More than 50,000 European laws will have to be scrutinised as part of the Brexit Repeal Bill

Mark Sands
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Britain Reacts To The EU Referendum Result
The UK voted to leave the European Union on 23 June. (Source: Getty)

The scale of the UK government's Brexit challenge has been lain bare by new research revealing that more than 50,000 EU laws have been introduced in the UK since 1990 alone.

European laws are expected to be transposed into British statutes by Prime Minister Theresa May's Great Repeal Bill, with plans to be revealed on Thursday.

And figures from Thomson Reuters, released as May triggers Article 50 to begin Brexit, show that ministers face a sizeable task, with a total of 52,741 laws introduced in the UK as a result of EU legislation over the last 27 years.

Read More: Article 50: Here's what will actually happen tomorrow

Critics have questioned whether the plan will hand the government too much power, pointing to the potential for European legislation to be tweaked as part of the process.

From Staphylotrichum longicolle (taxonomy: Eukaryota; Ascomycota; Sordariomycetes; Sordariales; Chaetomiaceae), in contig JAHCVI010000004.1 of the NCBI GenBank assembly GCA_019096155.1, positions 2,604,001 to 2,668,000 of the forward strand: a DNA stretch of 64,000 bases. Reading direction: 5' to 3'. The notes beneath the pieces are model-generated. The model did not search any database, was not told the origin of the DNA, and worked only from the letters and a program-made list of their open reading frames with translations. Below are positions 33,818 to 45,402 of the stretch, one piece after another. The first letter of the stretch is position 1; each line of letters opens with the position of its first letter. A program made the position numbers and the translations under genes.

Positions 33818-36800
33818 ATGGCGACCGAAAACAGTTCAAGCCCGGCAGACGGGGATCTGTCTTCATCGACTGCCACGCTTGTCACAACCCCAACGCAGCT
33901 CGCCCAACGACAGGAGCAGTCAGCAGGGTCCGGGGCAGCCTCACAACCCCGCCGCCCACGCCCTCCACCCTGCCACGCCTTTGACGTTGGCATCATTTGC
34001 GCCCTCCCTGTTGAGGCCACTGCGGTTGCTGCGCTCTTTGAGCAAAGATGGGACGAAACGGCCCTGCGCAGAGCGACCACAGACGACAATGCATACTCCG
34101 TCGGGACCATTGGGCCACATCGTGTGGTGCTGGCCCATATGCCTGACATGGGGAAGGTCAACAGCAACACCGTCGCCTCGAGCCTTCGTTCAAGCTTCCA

And earlier this week, Downing Street vowed that so-called Henry VIII powers to amend European laws as they are converted will be subject to a “sunset clause”, and any significant amendments will require parliament's approval.

It comes as foreign secretary Boris Johnson hinted at government support for pushes to dramatically reduce regulatory burdens on British businesses.

Responding to a question from Tory backbencher Michael Fabricant, Johnson said that Brexit “will be an opportunity to get rid of some of the burdensome regulation that has accreted over the past 44 years, and I applaud the campaign that I know he supports”.

Read More: Parliament's Brexit committee in revolt over "pessimistic" report

However, legislative expert Daniel Greenberg cautioned: “So-called EU ‘red tape’ has been central to the ‘Brexit’ debate. Judging by the relationship of existing non-EU European countries with the EU, it is, however, unlikely we will be seeing a bonfire of these regulations.

“Switzerland and Norway still have to implement many EU laws, despite not being member states, due to the nature of their trade agreements with the EU.

“The content of the UK’s trade agreements with the EU are similarly likely to be a determining factor on the extent to which the UK continues – or not – to implement EU laws.”

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